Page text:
SET OF SIX

Mothers' Day scare: Nigel Plum is stretchered off.

Mothers' Day scare: Nigel Plum is stretchered off. Photo: Getty Images

Concerned at poor attendances so far this season, the NRL has targeted 24 games over the remainder of the regular season for a promotional push. That’s good news if you play at a venue such as ANZ Stadium or Allianz Stadium where there’s plenty of space for the improved number; not so good if you are based at Brookvale Oval or Remondis Stadium. Making matters worse is the Moore Park administration’s reluctance to tell the clubs exactly which 24 games are to get the big push. Set of Six hears Cronulla were particularly vocal in their disapproval at the CEOs’ conference last week.

Centrally reactionary

From an administration that came to power on the back of not being reactionary, the central contracting provision announced last week by the NRL appears to be nothing but. When the idea was discussed by clubs in Auckland during February, not one of them supported it – and clubs are usually happy to be given any sort of financial assistance. The League cannot compel a centrally contracted played to accept the highest club offer. So if it pays someone to stay in the game, it is by default helping a strong club stay strong  – because it cannot make the star player leave. The system actively works against salary cap. It’s nothing more than a poorly conceived buffer against criticism that the sport isn't doing enough to hold onto its stars. David Smith’s admission he may only use the powers once in 10 years underscore the vanity of it: Why do we need a decision now then?

Twisted fairytale

It was a twisted Mother’s Day fairytale: mum brings home from hospital the newest addition to the family in the morning, dad gets knocked out playing footy in the afternoon. Sunday was supposed to be a happy day for the Plum family but that all changed when dad Nigel was rendered unconscious – and placed on report at the same time – during the first half of Penrith’s 32-10 win over Newcastle. “I came to when they were rolling me onto the stretcher, and I freaked out because I don’t like being tied down,” said Plum, 31. “I spoke to my brother and he said I’d been put on report for it. We had third little bub [Evie] on Wednesday. Nepean Private didn’t have Foxtel so we had to make sure [wife Nicole] got home to watch [the game]. I’ve got a 4-year old daughter [Miller], and they had to send her out of the room when it happened.”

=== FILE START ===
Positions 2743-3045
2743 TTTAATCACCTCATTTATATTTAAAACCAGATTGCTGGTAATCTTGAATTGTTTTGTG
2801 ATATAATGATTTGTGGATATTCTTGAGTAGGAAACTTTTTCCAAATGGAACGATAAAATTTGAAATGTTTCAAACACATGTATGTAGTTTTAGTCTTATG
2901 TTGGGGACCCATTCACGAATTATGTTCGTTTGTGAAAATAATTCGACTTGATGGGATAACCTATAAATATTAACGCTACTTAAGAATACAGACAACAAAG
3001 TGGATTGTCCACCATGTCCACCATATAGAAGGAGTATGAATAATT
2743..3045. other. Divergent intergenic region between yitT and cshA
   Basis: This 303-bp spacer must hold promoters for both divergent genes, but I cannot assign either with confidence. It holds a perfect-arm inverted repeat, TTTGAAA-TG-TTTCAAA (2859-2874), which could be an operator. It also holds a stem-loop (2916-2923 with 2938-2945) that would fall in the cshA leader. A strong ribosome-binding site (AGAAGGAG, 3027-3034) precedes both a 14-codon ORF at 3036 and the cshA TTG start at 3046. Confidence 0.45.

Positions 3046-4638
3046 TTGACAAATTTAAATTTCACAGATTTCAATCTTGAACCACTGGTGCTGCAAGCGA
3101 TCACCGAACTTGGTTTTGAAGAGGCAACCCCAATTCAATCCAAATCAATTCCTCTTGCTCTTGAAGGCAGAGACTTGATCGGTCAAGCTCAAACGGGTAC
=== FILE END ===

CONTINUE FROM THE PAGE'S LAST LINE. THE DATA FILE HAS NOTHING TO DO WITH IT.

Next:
Mistaken identity

You know a try is unusual when there is confusion over who scored it. Twenty minutes into an otherwise unremarkable game at Hunter Stadium yesterday, Penrith fullback Matt Moylan chased Peter Wallace’s kick and had his foot on a Darius Boyd’s back as he scooped the ball into the in-goal from out of bounds. There, Newcastle’s Joey Leilua tried to pass in his own in-goal and Penrith’s David Simmons had a chop at it before Moylan – who seconds earlier had been on the ground, out of the field of play, dotted down. Telecasters Fox and NRL Stats gave the try to Moylan. Video referee Steve Folkes told Set Of Six in the lifts that Simmons had got to it. And ground manager Bob Lanigan double-checked with all the match officials at full-time – Simmons finished with two tries, Moylan with none.

Viva la rep football

South Sydney either supported Alex Johnston’s reticence to play for NSW Under 20s or encouraged it. Penrith coach Ivan Cleary reckons there’s too much international football. Yet both clubs acknowledged they benefited from representative footy at the weekend. Dylan Walker, straight out of the City side, scored four tries against Gold Coast with captain John Sutton saying he was “buzzing” when he returned from Dubbo. Cleary, meanwhile, said fullback Matt Moylan had tangibly benefited from playing in the same team with “his best game of the year”. “He’s definitely come back ... with increased confidence. Adam Docker and Matty Moylan, it’s given them a real buzz. Even Jamal [Idris], he’s done it before but I think he got a buzz out of it too. First hand, it’s definitely helped those boys.”

Gone troppo

Even the seemingly humdrum strain of rugby league reporting known as ‘‘team changes’’ can throw up some surprises from time to time. Take Queensland’s Intrust Super Cup at the weekend, where PNG Hunters captain Israel Eliab was ruled out with malaria. Certainly beats a hamstring strain.  The Hunters are the success story of the year, beating Tweed Heads 32-22 at the weekend. Another one from the Something New Under The Sun file: Moranbah recently led Sarina 36-0 with 20 minutes remaining – and lost 40-36.